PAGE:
In his seventh novel, Tom Perrotta’s heroine contemplates a completely empty nest

The author whose works include “The Leftovers” — as in, the inspiration behind the hit HBO series — has a new book, “Mrs. Fletcher,” about a divorced mother whose live expands in unexpected ways after her son leaves for college.

Lit Life

In one of those lovely it’s-a-small-world serendipities, one of my dearest friends is married to an old college friend of the author Tom Perrotta, whose works include “The Leftovers,” “Election,” “Little Children,” and his latest novel “Mrs. Fletcher.” My friend’s husband recently shared memories with me of a long-ago visit to Perrotta’s New Jersey home:

We went to the local café, where I think we talked about how he talked with and understood the characters in his life; saw the softball fields where a good part of socialization took place. I remember a warm, but not oppressive summer night, meeting his family. When reading his works, I go back to the feel, the light, the calm, and the knowledge that everyone in those scenes had a story.

I can’t think of a better way to describe how Perrotta’s books affect me, too: how every character has their own story, and how Perrotta, a writer of an unusually generous spirit, lets each person in his books shine in their own light. Their actions may not always be admirable, but we’re given the tools to understand them; they seem complex and well-meaning and utterly real.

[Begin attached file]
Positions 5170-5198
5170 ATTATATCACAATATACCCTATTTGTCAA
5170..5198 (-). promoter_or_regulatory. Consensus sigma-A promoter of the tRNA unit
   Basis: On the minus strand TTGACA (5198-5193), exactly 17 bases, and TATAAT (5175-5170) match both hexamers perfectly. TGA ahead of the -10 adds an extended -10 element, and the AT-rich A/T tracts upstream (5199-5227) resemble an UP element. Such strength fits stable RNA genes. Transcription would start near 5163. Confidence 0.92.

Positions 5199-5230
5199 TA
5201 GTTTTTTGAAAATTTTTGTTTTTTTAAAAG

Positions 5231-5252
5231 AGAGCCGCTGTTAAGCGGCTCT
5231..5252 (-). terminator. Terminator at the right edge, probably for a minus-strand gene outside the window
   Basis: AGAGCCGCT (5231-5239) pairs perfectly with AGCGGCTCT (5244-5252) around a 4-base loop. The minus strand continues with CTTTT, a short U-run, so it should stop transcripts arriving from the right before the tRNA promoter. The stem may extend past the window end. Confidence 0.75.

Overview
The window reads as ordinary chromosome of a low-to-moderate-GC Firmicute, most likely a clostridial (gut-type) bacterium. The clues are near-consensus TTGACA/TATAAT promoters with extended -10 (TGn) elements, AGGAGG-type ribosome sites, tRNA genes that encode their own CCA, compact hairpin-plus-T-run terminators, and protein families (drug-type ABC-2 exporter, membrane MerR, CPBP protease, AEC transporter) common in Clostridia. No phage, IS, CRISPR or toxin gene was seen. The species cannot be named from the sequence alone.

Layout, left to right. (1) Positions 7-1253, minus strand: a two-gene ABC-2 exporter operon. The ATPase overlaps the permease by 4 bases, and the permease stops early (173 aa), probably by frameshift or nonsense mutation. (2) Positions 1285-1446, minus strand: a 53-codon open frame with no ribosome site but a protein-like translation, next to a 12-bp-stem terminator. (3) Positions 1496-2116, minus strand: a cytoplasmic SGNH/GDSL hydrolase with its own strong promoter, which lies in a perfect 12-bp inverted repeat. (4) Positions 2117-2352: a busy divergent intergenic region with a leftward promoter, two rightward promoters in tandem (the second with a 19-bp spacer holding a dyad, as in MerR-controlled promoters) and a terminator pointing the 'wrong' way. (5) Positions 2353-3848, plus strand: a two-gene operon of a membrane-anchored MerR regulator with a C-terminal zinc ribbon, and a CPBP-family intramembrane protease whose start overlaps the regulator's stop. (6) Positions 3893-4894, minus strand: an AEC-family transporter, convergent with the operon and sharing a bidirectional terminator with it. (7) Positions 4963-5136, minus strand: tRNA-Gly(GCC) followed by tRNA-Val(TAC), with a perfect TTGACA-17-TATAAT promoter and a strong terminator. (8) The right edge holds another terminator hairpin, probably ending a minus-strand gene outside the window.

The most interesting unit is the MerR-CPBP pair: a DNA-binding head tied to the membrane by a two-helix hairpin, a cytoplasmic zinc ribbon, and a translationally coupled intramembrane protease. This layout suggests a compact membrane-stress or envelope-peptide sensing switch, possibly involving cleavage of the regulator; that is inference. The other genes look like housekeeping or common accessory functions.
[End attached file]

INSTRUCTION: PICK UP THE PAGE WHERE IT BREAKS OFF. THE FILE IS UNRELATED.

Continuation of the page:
Author appearance

Tom Perrotta

The author of “Mrs. Fletcher” will speak at Seattle Public Library’s Central Library at 7 p.m. Aug. 17; free. Information: 206-386-4636 or

Perrotta will be in town Aug. 17 to speak at Seattle Public Library about his seventh and latest novel, “Mrs. Fletcher,” about a divorced mother named Eve whose life — social, emotional, sexual — begins to expand in unexpected ways after her only son leaves for college. In a warm telephone interview last week (yes, he remembered my friend, and had kept up with their family), he said that the book had a somewhat autobiographical element, as do many of his novels.

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“The Wishbones,” written when a thirtysomething Perrotta was pondering whether to quit writing (he hadn’t yet published any of his work) and go to law school, follows a sunny New Jersey 30-year-old named Dave, who’s still following his dream of playing in a band. (That charming 1997 novel, by the way, is one of…

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